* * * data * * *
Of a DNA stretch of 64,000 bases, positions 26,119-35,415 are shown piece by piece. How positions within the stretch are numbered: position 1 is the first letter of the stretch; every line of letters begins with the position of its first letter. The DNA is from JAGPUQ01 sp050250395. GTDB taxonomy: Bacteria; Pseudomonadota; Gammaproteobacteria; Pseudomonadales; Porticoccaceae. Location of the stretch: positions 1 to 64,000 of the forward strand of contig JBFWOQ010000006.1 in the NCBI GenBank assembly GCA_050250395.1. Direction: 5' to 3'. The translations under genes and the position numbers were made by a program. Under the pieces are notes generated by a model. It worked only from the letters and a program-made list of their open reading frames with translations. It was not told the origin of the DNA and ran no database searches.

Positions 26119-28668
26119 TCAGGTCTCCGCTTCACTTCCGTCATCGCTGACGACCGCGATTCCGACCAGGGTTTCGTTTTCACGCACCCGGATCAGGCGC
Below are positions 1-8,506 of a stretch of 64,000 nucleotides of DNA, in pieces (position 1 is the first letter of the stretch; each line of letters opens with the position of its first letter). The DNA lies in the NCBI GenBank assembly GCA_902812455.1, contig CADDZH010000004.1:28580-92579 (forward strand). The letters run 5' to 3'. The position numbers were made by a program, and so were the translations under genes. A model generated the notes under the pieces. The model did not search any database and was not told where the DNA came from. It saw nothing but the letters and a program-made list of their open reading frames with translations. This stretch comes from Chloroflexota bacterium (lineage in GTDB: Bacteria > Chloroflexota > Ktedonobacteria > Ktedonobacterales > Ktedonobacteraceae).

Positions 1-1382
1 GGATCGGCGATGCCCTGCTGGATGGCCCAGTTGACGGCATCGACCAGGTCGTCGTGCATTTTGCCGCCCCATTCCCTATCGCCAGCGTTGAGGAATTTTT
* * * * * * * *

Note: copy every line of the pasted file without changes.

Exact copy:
Of a DNA stretch of 64,000 bases, positions 26,119-35,415 are shown piece by piece. How positions within the stretch are numbered: position 1 is the first letter of the stretch; every line of letters begins with the position of its first letter. The DNA is from JAGPUQ01 sp050250395. GTDB taxonomy: Bacteria; Pseudomonadota; Gammaproteobacteria; Pseudomonadales; Porticoccaceae. Location of the stretch: positions 1 to 64,000 of the forward strand of contig JBFWOQ010000006.1 in the NCBI GenBank assembly GCA_050250395.1. Direction: 5' to 3'. The translations under genes and the position numbers were made by a program. Under the pieces are notes generated by a model. It worked only from the letters and a program-made list of their open reading frames with translations. It was not told the origin of the DNA and ran no database searches.

Positions 26119-28668
26119 TCAGGTCTCCGCTTCACTTCCGTCATCGCTGACGACCGCGATTCCGACCAGGGTTTCGTTTTCACGCACCCGGATCAGGCGC
Below are positions 1-8,506 of a stretch of 64,000 nucleotides of DNA, in pieces (position 1 is the first letter of the stretch; each line of letters opens with the position of its first letter). The DNA lies in the NCBI GenBank assembly GCA_902812455.1, contig CADDZH010000004.1:28580-92579 (forward strand). The letters run 5' to 3'. The position numbers were made by a program, and so were the translations under genes. A model generated the notes under the pieces. The model did not search any database and was not told where the DNA came from. It saw nothing but the letters and a program-made list of their open reading frames with translations. This stretch comes from Chloroflexota bacterium (lineage in GTDB: Bacteria > Chloroflexota > Ktedonobacteria > Ktedonobacterales > Ktedonobacteraceae).

Positions 1-1382
1 GGATCGGCGATGCCCTGCTGGATGGCCCAGTTGACGGCATCGACCAGGTCGTCGTGCATTTTGCCGCCCCATTCCCTATCGCCAGCGTTGAGGAATTTTT